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|Title:||Acid sulfate soil toposequences in wetlands of the Lower River Murray|
|Citation:||Proceedings 19th World Congress of Soil Science: Soil solutions for a changing world, Brisbane, Australia, 1-6 August, 2010 / R. J. Gilkes and N. Prakongkep (eds.): pp.17-20|
|Conference Name:||World Congress of Soil Science (19th : 2010 : Brisbane, Queensland)|
|Gerard Grealish, Rob Fitzpatrick and Paul Shand|
|Abstract:||Water levels have fallen dramatically in wetlands along a 250 kilometre length of the lower River Murray between Blanchetown (Lock 1) and Wellington, South Australia, in many cases exposing acid sulfate soil materials. The objective of this study was to provide critical baseline information to support management decisions for the soils and wetlands to minimise impact of these inland region acid sulfate soils. This paper: 1) presents an overview of the acid sulfate soil characteristics, 2) demonstrates the utility of toposequence models to provide an understanding of soil variation, and 3) describes how the information is used to support planning of management options. For 62 wetlands, a total of 198 sites were investigated. Acid base accounting data identified 534 out of 653 samples (82%) as having a positive net acidity. Classification of soil material based on pH and chromium reducible sulfur values identified acid sulfate soil material in 270 out of 638 samples (43%). Forty-seven of the sixty-two wetlands (71%) have an acid sulfate soil extent within the wetland that is of concern. Conceptual toposequence models were developed which identified a recurring pattern of soil variation and provided a useful means to communicate information to decision makers and managers.|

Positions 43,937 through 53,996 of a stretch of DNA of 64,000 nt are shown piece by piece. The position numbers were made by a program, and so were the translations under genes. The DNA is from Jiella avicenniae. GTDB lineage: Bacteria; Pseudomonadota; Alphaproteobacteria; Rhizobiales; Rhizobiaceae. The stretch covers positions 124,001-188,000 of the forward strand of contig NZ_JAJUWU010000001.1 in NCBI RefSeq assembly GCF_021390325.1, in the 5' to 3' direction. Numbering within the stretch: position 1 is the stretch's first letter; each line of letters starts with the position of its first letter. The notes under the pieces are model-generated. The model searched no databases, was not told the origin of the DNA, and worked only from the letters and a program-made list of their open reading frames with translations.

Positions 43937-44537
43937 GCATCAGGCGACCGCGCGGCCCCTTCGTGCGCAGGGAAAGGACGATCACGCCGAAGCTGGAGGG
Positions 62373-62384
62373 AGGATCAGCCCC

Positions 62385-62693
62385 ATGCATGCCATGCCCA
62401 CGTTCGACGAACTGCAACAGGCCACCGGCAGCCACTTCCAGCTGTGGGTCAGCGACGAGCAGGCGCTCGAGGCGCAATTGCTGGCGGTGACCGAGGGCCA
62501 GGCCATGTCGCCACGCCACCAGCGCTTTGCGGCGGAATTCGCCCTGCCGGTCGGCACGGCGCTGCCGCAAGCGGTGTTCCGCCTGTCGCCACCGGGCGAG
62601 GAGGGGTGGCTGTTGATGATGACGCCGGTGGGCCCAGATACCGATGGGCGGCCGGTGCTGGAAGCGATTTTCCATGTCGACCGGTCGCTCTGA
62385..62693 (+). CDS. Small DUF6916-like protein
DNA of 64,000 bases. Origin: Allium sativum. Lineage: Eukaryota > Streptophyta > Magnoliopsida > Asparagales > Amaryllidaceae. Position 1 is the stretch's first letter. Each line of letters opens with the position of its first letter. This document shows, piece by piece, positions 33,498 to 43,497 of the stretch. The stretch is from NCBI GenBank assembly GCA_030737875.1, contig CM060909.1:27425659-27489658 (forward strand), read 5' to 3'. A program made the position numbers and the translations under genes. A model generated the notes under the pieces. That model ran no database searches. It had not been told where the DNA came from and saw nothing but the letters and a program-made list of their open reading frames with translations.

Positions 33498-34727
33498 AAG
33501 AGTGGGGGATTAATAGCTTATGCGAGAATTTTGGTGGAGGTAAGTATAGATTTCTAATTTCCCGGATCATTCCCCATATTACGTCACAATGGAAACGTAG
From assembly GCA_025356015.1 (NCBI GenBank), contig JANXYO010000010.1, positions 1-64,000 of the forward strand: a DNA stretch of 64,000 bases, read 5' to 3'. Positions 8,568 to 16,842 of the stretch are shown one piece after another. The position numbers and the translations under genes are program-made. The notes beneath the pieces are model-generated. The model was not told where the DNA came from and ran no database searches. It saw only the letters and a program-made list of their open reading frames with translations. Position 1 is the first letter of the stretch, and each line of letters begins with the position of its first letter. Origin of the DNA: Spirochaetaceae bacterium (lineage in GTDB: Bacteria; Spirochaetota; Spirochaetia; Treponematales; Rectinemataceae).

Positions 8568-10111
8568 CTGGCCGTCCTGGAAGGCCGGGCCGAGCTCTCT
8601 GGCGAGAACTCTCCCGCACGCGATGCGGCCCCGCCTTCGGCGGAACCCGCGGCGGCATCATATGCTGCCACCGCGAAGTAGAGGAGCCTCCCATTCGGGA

|Rights:||© 2010 19th World Congress of Soil Science, Soil Solutions for a Changing World 1 – 6 August 2010, Brisbane, Australia.|
|Appears in Collections:||Earth and Environmental Sciences publications|
Environment Institute publications
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